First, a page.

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HIFI ’67

Posted by Scott

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Andre Morin’s HiFi for RCA – 1967. Is that a Perspex lid? Image sent in by Element Kuuda.  I couldn’t find it on the Ikea site, but I know I’ve seen something there that very closely resembled the center console of this system.  It was some sort of cabinet and looked almost exactly like this.  Anyone remember what I’m talking about?

Shifting Gears

Posted by Scott

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Finally back home for a bit, feels good to have some time to focus.  After a long stretch in the design trenches got the next month slated for music. Going to get back to work on the new album which is coming along well, just a lot of the dirty work yet to do. The first track from the forthcoming album will be available as a single on December 11th (iTunes Exclusive at first, all retailers later).  Keep an eye here and tychomusic.com for more updates.
On a design related note, I treated the above pics of the studio using some of the concepts we were discussing back in this post. Took Christian’s advice and applied a lens blur to the vignette, getting closer to digital Lomo! Finally been getting my head around this Nikon D80 I got a while back to replace my broken 8800.  Really been enjoying the results, especially at the higher ISO’s, even at ISO1000 the output is still clean and the noise is actually rather pleasing, not the sort of digital junk I’ve come to expect from high speed exposure’s with non-SLR digicams.

Das Neue Schulhaus

Posted by Scott

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I’m pretty sure it doesn’t get any better than this. By Swiss Designer Carlo Vivarelli who also did the "Flums" Poster.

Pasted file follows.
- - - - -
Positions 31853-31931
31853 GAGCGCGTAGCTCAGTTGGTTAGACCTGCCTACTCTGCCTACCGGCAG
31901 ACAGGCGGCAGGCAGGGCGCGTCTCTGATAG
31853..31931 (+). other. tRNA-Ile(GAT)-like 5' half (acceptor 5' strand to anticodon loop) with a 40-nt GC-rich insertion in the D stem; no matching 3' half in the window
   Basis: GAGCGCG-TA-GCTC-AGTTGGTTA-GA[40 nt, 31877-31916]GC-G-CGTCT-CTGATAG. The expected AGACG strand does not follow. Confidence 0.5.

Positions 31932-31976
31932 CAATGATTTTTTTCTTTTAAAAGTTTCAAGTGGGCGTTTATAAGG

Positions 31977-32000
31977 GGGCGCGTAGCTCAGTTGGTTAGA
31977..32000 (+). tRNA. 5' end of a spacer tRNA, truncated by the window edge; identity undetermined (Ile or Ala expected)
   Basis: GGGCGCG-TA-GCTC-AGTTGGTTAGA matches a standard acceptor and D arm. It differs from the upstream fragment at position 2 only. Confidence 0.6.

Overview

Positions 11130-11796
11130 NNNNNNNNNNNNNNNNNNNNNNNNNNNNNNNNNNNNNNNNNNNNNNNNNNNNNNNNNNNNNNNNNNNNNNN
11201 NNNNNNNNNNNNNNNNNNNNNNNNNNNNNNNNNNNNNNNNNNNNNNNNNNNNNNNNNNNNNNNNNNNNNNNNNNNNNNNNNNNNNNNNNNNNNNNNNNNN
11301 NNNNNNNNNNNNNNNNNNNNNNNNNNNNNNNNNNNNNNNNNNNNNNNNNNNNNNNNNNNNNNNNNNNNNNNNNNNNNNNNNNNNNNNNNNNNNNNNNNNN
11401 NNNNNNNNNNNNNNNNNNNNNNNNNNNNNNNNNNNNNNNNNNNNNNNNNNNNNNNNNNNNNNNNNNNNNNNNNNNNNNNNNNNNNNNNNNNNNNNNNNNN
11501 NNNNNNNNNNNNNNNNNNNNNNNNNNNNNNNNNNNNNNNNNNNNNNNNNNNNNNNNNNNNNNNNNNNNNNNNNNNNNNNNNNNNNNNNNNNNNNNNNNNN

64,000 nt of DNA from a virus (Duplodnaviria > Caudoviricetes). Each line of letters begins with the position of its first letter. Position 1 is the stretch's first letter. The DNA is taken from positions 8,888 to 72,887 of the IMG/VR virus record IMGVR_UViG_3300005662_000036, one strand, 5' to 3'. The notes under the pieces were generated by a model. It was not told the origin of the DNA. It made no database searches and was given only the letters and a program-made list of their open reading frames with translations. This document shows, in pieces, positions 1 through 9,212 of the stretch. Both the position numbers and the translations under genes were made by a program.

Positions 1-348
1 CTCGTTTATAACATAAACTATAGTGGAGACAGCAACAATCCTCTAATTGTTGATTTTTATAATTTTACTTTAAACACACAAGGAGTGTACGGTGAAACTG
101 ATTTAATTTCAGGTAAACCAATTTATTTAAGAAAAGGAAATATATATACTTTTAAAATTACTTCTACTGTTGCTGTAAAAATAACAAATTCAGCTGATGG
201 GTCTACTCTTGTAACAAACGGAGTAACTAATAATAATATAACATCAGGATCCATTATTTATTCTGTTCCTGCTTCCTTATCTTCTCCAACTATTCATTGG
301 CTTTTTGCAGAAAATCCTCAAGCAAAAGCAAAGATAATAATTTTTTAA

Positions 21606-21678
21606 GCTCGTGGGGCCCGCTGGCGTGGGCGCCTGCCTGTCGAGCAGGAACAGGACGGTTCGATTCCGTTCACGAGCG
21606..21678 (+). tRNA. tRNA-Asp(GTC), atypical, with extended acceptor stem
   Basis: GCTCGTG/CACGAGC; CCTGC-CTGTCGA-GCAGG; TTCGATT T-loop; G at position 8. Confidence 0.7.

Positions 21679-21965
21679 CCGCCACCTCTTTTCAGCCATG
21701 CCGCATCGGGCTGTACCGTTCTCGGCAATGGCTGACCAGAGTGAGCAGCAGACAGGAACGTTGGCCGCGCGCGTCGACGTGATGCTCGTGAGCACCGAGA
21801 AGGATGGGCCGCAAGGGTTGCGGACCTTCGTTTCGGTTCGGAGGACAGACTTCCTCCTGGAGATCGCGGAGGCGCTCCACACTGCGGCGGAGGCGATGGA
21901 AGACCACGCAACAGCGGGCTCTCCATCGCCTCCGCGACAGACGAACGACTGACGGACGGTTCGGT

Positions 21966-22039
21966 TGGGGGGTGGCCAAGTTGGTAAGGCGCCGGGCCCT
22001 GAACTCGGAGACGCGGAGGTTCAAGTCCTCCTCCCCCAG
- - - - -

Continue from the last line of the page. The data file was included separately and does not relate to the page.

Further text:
"997. 1953 poster, advertisement for The New School House, C.L. Vivarelli, Zurich Art Business Museum, marked Vivarelli, printed by Bollmann, dated 1953, linen backed, 36"x 50", 500-700"
Via the Treadway/Toomey Gallery

Seeing great design like this, by designers who are no longer with us, always makes me wonder what our generation’s legacy will be.  in 60 years I wonder what artifacts young designers will look back on in awe.  The pessimist in me wonders if we are doing anything quite as groundbreaking and forward thinking as this in the print medium.  Print seems to have been relegated to a sort of suspended animation while mediums like video and interactive jump leaps and bounds every year.  I don’t know if this is a function of the age of the print medium, i.e. everything new and innovative has been done, of if there just aren’t enough people pursuing print design as an art form anymore.  Or perhaps I’m just stuck in the past and for some reason only design like this affects me in any meaningful way. Either way, there is no denying the greatness of this image.

Can any of you design scholars out there name the style or period that informed this design?  I want to say Bauhaus, but I am sure someone can explain why that is wrong.

UPDATE: Via Eric in the comments:
"This design is definitely a product of the international typographic style developed in Basel switzerland, during the 1950s…This style is is clearly influenced by the bauhaus, but they took it to the next level. beautiful example."

Carsten also wrote a great comment explaining the "Reformed-School" in Germany and how it relates to this poster.